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Barry Bonds case: Feds considering U.S. Supreme Court appeal

Posted By Administration, Wednesday, April 29, 2015

SAN FRANCISCO -- The U.S. Justice Department is seriously considering asking the U.S. Supreme Court to restore home run king Barry Bonds' obstruction of justice conviction, according to court papers filed on Tuesday.

San Francisco U.S. Attorney Melinda Haag urged the 9th U.S. Circuit Court of Appeals to hold off on finalizing last week's ruling overturning Bonds' 2011 felony conviction to give prosecutors time to decide whether to appeal to the Supreme Court. The government has until July 22 to ask the high court to intervene, prosecutors said in court papers.

In a 10-1 ruling, the 9th Circuit wiped out what was left of the long-running prosecution of the former San Francisco Giant, concluding there was insufficient evidence to back up the charge that his rambling testimony interfered with a federal grand jury probing the BALCO steroids scandal more than a decade ago.

Read the whole story at Inside Bay Area News

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State Bar Court judge rules to disbar S.F. lawyer for taking funds

Posted By Administration, Monday, April 27, 2015

A State Bar Court judge has recommended that a San Francisco attorney be disbarred for taking $55,000 from the trust fund of a client who was in prison.

Michael Scott Keck removed the money to repay a debt to another client, lied to his imprisoned client and concealed his actions for four years, Judge Lucy Armendariz said in a ruling April 13. The bar suspended Keck from practice three days later.

Keck has practiced law since 1986 and had no previous record of misconduct.

The case stems from his representation of Harvey Hereford, an attorney who pleaded guilty in 2004 to manslaughter for a drunken-driving crash in Sonoma County that killed bicyclist Alan Liu and injured another cyclist, Jill Mason.

Read the whole story at SFGate

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New California Supreme Court surprises analysts early on

Posted By Administration, Monday, April 27, 2015



When Gov. Jerry Brown's two latest nominees joined the California Supreme Court in January, legal analysts foresaw the creation of a more liberal majority.

The first test came in March, when the seven-member court had to decide whether to reconsider a death penalty case. Justices Mariano-Florentino Cuellar and Leondra R. Kruger provided two crucial votes to give the death row inmate another chance to argue that his sentence should be overturned.

But in a case involving a law that some judges said had been inspired by homophobia, Cuellar and Kruger were on different sides.

During a closed session last week, Kruger joined the more conservative justices in refusing to revisit a decision that said adults who have consensual oral sex with minors must register as sex offenders — even though registration is not mandatory for adults who have sexual intercourse with people in the same age group.

Read the whole story at LA Times

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Kleiner Perkins Tallies $1M Bill for Ellen Pao

Posted By Administration, Monday, April 27, 2015

SAN FRANCISCO — After last month's trial win, venture-capital firm Kleiner Perkins Caufield & Byers is asking for almost $1 million in defense costs from plaintiff Ellen Pao.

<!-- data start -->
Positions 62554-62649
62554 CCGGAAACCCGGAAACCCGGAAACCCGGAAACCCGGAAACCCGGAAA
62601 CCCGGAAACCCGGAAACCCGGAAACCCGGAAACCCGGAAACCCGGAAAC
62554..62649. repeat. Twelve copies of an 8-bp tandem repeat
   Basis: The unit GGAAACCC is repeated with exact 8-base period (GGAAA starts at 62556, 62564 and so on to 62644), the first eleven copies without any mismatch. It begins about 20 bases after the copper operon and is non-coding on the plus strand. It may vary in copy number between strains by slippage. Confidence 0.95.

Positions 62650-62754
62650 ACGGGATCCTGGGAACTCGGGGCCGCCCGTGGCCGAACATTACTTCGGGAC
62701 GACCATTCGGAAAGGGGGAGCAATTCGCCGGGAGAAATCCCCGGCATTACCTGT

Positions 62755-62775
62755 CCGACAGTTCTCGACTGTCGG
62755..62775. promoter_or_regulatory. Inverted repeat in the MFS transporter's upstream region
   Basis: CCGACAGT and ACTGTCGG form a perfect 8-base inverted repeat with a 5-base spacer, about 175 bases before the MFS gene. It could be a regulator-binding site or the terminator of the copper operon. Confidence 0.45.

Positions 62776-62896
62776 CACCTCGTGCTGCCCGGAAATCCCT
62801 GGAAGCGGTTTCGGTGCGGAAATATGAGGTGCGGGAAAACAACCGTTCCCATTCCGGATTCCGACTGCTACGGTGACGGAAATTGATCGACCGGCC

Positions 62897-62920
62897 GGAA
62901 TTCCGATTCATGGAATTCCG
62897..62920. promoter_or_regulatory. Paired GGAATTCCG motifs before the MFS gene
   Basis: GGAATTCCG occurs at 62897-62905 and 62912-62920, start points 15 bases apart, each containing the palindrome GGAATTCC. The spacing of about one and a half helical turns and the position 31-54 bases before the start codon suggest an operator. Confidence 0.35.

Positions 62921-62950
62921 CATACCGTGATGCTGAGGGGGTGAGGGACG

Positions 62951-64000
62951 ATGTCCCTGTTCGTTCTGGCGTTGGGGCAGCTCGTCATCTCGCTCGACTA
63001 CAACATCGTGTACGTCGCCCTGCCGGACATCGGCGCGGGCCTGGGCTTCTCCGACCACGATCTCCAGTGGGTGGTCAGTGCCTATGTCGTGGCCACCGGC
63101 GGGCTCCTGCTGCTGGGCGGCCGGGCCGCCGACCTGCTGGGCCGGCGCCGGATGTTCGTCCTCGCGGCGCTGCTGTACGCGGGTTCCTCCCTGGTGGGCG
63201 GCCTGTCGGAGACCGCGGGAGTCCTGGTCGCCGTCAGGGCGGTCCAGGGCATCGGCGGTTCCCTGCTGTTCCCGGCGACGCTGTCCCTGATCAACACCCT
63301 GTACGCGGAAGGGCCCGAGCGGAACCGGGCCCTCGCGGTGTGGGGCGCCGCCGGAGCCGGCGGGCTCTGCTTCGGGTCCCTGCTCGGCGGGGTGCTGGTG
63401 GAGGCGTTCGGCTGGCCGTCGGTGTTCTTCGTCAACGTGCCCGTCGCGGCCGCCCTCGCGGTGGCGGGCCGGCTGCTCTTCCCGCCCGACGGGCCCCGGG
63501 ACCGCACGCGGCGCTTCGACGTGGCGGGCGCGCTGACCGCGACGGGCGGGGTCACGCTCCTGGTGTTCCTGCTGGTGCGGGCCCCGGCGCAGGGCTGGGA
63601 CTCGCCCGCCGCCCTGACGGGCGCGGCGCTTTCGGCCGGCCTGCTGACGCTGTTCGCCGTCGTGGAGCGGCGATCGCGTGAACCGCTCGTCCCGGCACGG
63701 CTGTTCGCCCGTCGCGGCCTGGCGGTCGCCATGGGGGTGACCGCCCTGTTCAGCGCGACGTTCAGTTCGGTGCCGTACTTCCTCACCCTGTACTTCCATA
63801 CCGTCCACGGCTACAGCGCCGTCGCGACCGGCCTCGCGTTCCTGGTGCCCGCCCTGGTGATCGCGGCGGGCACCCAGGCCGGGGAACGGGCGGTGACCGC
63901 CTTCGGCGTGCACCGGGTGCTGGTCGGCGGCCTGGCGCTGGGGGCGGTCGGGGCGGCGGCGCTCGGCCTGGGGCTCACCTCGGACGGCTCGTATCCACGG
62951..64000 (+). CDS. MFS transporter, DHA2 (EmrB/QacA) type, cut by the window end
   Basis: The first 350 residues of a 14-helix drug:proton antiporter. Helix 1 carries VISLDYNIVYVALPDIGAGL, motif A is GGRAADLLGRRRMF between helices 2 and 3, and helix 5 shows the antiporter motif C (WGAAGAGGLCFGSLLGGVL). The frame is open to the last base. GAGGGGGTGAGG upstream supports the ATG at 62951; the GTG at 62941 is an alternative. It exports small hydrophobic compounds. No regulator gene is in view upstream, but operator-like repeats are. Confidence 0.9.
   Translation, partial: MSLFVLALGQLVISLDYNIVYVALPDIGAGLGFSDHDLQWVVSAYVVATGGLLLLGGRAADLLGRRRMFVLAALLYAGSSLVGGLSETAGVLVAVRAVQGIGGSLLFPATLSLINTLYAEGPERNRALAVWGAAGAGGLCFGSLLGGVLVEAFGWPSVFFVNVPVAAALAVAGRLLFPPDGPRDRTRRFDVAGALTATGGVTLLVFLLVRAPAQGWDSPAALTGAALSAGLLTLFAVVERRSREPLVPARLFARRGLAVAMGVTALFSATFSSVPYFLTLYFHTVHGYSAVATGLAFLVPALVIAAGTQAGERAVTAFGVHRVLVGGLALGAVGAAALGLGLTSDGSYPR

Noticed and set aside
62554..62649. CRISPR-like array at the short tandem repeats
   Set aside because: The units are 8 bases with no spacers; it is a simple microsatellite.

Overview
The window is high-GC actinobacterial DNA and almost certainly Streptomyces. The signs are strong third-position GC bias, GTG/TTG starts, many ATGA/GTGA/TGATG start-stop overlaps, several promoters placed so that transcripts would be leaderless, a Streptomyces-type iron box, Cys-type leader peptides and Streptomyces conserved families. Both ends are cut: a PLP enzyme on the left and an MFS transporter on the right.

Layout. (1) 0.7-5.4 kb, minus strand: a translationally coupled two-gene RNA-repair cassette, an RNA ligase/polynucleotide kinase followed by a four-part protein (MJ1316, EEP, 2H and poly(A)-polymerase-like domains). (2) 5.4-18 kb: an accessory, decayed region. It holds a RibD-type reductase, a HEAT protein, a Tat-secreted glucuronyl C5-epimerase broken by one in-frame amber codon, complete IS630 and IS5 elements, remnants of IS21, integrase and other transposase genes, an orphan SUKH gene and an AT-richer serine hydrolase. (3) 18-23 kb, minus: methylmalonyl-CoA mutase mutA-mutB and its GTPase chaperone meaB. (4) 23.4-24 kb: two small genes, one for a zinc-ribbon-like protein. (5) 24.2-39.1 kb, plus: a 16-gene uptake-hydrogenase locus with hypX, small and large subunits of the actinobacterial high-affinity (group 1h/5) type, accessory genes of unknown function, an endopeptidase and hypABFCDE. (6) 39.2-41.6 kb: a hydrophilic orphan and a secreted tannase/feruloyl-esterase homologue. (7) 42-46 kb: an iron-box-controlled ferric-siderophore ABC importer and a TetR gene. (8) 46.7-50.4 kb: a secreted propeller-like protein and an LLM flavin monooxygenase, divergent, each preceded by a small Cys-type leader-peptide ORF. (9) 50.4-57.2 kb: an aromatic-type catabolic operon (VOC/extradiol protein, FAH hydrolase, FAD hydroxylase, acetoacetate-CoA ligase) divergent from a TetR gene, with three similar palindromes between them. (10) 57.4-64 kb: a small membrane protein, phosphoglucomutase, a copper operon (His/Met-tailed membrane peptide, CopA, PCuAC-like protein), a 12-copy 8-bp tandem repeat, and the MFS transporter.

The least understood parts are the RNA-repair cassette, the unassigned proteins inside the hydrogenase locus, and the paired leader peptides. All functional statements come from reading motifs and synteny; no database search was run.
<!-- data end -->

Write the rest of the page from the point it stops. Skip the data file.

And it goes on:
The Silicon Valley firm said it will waive its $972,815 request if Pao agrees not to appeal the verdict. The sum includes $864,680 for payments to expert witnesses including Harvard Business School professor Paul Gompers, who charges $900 an hour. Kleiner Perkins scored a total victory following a monthlong sex discrimination trial that riveted Silicon Valley and prompted widespread discussion of gender disparity in the venture capital and tech industries.

Pao, a former junior partner at the firm, claimed she was refused promotions and ultimately fired because she's a woman, and as retaliation for complaining about the firm's sexually charged, boy's club culture. A jury of six men and six women in San Francisco Superior Court returned a defense verdict March 27.

Read the whole story at The Recorder

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Announcement: WiFi Access at the Santa Cruz Superior Court

Posted By Administration, Friday, April 24, 2015

Announcement from the Santa Cruz Superior Court 


If your practice takes you to the Santa Cruz Courthouse, you can obtain an annual subscription to courthouse WiFi through the Santa Cruz County Bar Association. 

Annual Subscription rates are based on the number of attorneys in your firm:

1.  Sole practitioners  - $60 a year 
2.  Law firms of 2 through 5 - $55 per lawyer 
3.  Law firms of 6 through 10 - $50 per lawyer
4.  Law firms of 11 or more - $45 per lawyer

(*Note:  If you are a firm of 2 or more, only pay for lawyers in your firm who will each be using the WiFi program.)

To sign up for an annual subscription, please contact the Santa Cruz County Bar Association at 831-423-5031.

Limited duration subscriptions are also available onsite at the courthouse. There are signs throughout the courthouse explaining the password process using a credit card for payment. 

WiFi access may be particularly useful come October, when the Tyler Odyssey Case Management System goes live at the courthouse. Call the Santa Cruz County Bar Association today to sign up for an annual WiFi account at 831-423-5031.

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Telling a Harasser to Back Off is Protected Conduct, Court Says

Posted By Administration, Thursday, April 23, 2015

Workers who resist the sexual advances of a harasser are entitled to protection under anti-retaliation laws, a federal appeals court said Wednesday in a ruling that sets up a circuit split.

Siding with the U.S. Equal Employment Opportunity Commission, the U.S. Court of Appeals for the Sixth Circuit for the first time ruled that saying no to a harassing supervisor qualifies as protected activity under Title VII of the Civil Rights Act.

The three-judge panel upheld a $1.5 million jury award to four former employees of New Breed Logistics for sexual harassment and retaliation.